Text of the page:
Under Graduate Course

This course is compulsory for students of BA Hons. History and is elective for other SUS students. The course is designed to help students understand structures and dynamics of the 'medieval' and 'early modern' world (c. 500 - 1700 C.E.) by focusing on relations among societies and civilizations rather than on the evidently 'separated' aspects of those societies across time.  Attention is drawn towards phenomena such as human migration, cultural (including religious) movements, disease experiences, technological diffusions and patterns of economic activity that spanned regions or several parts of the globe.  The collapse of the Roman empire 300 - 500 C.E. (and its neighbor the Sasanian empire), the emergence and expansion of Islamic polities to c. 1200 C.E., the Crusades of European to the Holy Land, European colonizations of the Americas 1500 - 1700 C.E., interactions within Eurasia and Africa during the same period and the European wars of Reformation and Counter-Reformation will be examined.  The course acquaints students with world or global history not as a sum of regional or national histories but rather as 'connected histories'.


This course is meant to introduce the creative practices to first year undergraduate students in the context of the historical evolution of cultural practices. While the course is restrained in terms of the philosophical depths to which questions about culture and creative expressions can reach, it will offer some provocative insights into such explorations through carefully chosen exhibits, reading material and lectures. The primary aim is to help students re-imagine the role of creative expressions as foundational to human civilization rather than as supplementary to other areas of material progress.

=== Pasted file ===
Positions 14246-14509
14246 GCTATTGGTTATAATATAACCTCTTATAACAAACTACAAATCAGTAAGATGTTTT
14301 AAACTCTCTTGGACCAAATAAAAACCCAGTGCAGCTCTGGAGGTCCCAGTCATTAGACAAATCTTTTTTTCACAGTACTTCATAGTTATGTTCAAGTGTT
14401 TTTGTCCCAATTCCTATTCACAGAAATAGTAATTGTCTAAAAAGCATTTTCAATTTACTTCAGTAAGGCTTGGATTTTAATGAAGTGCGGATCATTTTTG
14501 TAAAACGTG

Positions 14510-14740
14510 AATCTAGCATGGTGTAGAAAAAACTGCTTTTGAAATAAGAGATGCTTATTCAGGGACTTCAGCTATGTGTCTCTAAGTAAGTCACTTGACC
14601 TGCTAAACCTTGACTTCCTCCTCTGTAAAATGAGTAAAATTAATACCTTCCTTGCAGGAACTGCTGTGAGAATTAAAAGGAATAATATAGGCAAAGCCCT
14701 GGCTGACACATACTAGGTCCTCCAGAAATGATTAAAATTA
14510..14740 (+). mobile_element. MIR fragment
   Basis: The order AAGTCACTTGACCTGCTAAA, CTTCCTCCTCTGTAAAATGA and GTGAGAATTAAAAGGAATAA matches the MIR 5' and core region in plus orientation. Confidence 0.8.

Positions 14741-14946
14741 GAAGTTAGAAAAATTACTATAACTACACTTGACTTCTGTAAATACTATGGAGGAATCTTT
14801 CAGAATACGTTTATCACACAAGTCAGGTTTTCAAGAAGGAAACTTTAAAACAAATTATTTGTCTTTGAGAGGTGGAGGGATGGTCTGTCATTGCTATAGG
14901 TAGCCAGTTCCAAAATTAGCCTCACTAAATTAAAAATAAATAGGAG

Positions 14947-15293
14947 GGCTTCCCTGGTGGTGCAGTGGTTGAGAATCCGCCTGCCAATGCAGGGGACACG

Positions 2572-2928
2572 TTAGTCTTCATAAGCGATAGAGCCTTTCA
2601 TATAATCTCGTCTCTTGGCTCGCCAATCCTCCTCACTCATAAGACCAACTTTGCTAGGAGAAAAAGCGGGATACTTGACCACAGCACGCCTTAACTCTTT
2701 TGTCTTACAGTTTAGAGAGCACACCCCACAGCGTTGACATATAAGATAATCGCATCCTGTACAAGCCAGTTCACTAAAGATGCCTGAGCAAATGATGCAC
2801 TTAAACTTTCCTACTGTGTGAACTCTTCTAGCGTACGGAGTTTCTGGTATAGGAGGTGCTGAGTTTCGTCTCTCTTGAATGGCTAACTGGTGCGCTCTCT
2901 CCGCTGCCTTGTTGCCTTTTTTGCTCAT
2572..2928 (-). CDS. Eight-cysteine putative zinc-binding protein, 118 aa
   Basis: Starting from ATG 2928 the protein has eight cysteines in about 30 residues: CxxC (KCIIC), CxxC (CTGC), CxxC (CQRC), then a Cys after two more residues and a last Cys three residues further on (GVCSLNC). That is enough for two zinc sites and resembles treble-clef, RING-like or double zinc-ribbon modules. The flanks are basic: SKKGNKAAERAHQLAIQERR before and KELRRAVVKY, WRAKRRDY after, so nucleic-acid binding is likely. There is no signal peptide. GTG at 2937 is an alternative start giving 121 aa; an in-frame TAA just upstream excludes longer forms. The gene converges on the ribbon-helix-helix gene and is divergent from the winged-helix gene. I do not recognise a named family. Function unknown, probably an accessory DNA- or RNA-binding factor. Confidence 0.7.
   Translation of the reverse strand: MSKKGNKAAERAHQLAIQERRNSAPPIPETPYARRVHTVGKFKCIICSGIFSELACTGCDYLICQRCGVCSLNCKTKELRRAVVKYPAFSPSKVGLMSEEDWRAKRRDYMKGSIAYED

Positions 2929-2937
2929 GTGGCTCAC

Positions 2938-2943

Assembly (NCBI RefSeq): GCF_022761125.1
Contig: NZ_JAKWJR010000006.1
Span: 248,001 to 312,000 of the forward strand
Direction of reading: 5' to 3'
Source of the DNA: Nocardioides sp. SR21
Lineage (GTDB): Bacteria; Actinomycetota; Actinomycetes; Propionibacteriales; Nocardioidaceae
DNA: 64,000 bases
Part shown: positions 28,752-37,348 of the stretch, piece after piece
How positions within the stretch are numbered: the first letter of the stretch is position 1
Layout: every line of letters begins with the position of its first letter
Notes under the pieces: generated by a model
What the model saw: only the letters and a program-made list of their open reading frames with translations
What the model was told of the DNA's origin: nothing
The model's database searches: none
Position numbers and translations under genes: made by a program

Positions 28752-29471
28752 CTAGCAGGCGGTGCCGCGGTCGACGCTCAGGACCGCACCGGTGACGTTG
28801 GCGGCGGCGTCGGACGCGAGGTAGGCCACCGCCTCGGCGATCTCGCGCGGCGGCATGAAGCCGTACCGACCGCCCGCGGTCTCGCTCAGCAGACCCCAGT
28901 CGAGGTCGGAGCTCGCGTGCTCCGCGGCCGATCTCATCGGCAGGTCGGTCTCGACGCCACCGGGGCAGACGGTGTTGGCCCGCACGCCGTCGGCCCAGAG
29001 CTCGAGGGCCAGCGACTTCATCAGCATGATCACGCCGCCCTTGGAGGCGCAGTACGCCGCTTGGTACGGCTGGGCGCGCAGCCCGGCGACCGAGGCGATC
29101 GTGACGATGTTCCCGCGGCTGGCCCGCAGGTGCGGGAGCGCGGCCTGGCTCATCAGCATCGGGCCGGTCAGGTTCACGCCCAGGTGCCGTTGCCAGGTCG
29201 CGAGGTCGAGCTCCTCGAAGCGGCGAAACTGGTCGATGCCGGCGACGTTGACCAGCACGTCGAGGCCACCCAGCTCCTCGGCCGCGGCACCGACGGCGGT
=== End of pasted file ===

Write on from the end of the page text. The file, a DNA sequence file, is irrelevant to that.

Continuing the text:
is designed to enhance undergraduate student's ability to read, write, speak and listen

is an inter-disciplinary course that will address the crises faced by conventional disciplines in addressing the problem of change. The collapse of a bipolar world in the 1990s meant a gradual disappearance of the image of man and its doubles in which the social sciences and humanities discussed its mainstreams of knowledge. Disciplines like Political Science and Sociology have come to be challenged by more indigenous terms with respect to access to economic resources, political power, prestige etc. The dismantling of ideology from the understanding of Social Sciences has made it imminent for all disciplines to reflect on sources of non-European forms of politics.